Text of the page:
The three states in this round may be small and far away from the political centre but with BJP a major player in the region now, the results will set the mood for the coming big ticket contests.
A good show from the BJP will buttress its frontrunner status while any slip-up will give the opposition hope that the party can be defeated elsewhere too.
A brief look at the three states:
Tripura will be of particular interest. All eyes will be on the BJP’s performance this time after its stupendous feat of ending CPM’s 25-year run in the state in 2018. It has not been smooth sailing for the party since then, changing its chief minister midway and facing desertions.
The Congress, after being the main opposition to the CPM for long years, had drawn a blank in the last poll. The two parties have tied up this time around, hoping that a united front could help trounce BJP.
The saffron party fought the last election in alliance with the Indigenous Peoples Front of Tripura and the tie-up is likely to continue.
The wild card this time is the Tipra Motha, a newly floated tribal party that swept the autonomous district council polls within months of its formation.
The party, whose main demand is for a separate Tiprasa state for tribals, is scouting for a partner to fight the elections and has reached out to the IPFT too. Tribals dominate around 20 seats in the state and the party is expected to do well there.
The state is governed by the Meghalaya Democratic Alliance (MDA), which comprises the National People’s Party (NPP), BJP, United Democratic Party (UDP), People’s Democratic Front (PDF) and Hill State People’s Democratic Party (HSPDP).
After the last poll, the Congress had emerged as the single largest party with 21 seats but was far short of the 31 needed for a simple majority.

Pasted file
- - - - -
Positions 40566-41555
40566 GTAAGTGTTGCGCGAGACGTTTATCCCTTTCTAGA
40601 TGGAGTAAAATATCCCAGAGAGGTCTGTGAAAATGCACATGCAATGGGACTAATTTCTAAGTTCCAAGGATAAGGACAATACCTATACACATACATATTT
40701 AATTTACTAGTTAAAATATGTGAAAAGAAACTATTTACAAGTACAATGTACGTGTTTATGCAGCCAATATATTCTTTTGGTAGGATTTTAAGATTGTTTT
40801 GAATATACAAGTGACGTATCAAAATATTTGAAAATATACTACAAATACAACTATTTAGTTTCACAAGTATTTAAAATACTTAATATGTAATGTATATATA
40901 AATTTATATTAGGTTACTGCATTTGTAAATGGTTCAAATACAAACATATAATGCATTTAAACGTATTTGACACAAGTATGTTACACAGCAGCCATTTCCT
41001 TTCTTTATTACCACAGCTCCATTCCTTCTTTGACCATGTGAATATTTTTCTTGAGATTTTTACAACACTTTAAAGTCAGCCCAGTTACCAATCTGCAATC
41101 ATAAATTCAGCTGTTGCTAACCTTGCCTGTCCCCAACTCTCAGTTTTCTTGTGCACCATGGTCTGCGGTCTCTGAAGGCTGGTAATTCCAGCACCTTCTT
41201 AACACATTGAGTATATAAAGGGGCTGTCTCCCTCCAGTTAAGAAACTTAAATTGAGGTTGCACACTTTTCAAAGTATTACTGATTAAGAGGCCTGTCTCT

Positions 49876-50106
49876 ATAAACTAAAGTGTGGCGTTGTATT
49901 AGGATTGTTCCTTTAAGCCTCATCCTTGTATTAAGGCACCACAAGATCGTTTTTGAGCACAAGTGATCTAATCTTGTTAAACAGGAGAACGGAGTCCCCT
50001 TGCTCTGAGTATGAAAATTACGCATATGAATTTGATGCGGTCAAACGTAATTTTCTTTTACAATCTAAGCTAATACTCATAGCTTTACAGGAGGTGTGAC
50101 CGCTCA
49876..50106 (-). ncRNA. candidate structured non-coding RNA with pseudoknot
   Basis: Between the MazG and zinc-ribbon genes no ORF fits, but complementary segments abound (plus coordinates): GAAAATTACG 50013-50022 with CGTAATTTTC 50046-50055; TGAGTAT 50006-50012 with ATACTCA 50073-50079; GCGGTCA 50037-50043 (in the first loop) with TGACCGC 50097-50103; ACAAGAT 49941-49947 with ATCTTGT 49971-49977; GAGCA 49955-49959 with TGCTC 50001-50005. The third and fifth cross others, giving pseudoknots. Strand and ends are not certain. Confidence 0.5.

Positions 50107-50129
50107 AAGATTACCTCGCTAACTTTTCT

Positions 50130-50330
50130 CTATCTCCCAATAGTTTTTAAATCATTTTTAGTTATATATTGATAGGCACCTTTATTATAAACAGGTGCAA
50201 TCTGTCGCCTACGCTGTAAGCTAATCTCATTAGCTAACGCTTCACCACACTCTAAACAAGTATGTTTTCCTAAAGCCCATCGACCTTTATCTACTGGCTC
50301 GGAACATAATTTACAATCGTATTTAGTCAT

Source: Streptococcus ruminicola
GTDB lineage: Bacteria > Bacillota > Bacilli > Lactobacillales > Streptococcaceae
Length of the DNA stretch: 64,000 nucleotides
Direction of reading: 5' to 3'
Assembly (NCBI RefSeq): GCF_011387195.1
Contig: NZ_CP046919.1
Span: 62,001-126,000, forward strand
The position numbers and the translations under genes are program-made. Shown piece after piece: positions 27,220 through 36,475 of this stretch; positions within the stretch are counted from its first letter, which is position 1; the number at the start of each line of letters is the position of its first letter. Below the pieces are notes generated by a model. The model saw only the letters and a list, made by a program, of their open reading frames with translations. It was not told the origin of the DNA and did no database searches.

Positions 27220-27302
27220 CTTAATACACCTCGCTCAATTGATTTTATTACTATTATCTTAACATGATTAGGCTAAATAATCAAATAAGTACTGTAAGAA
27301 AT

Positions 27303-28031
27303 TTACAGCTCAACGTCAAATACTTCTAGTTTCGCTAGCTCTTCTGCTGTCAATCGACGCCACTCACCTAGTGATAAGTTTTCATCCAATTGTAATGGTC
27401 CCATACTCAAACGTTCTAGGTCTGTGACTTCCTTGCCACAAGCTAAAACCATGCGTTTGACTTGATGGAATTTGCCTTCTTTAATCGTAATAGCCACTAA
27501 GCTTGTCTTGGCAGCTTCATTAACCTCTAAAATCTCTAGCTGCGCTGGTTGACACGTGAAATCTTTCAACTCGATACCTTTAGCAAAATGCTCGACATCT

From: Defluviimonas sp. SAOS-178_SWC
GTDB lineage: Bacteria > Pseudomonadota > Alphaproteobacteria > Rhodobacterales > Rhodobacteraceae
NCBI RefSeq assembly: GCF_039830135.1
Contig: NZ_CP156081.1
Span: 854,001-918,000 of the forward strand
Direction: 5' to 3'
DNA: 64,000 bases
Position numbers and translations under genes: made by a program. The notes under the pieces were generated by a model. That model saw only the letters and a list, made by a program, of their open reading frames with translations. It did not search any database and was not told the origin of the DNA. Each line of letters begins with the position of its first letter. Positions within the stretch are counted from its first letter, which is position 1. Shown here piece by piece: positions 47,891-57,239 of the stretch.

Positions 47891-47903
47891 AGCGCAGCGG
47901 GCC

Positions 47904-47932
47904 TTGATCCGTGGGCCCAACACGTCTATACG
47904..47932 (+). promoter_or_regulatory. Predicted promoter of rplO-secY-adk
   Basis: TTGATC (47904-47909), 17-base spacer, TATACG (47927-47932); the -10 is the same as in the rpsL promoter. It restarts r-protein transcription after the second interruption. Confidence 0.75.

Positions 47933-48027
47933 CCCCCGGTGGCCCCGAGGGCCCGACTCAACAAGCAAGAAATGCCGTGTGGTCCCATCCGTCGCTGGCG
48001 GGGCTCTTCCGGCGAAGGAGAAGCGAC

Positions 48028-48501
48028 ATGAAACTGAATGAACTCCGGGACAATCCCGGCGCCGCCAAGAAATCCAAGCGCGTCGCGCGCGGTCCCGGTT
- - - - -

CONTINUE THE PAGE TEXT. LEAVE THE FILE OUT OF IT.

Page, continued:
The BJP, which had just two seats, moved in and cobbled together a coalition with NPP and other parties.
However, things are not rosy between the BJP and the NPP and the latter is mulling going alone this time.
The BJP, which has consolidated its position in the last five years, will fancy its chances even as several MLAs from other parties have joined it.
The Congress has been the real loser here. After winning 21 seats in 2018, it is left with none at the moment after it lost all its MLAs to other parties. The Trinamool Congress drew a blank in the last polls but has eight MLAs now due to defections from the Congress and other parties and will be looking to build on that.
Like all earlier elections, this poll too will be fought in the shadow of the separatist movement and the demand for a separate tribal homeland in the eastern districts of the state.
The assembly’s composition underwent a major change last year when 21 MLAs from the Naga People’s Front, two from the National People’s Party and one from JD(U) merged with the Nationalist Democratic Progressive Party, taking its total to 42 from the 18 it had won in the polls.
The NDDP had formed the government with the BJP after the latter broke away from the NPF. The saffron party had won 12 seats in the 2018 polls, up from the solitary seat it had in the outgoing assembly.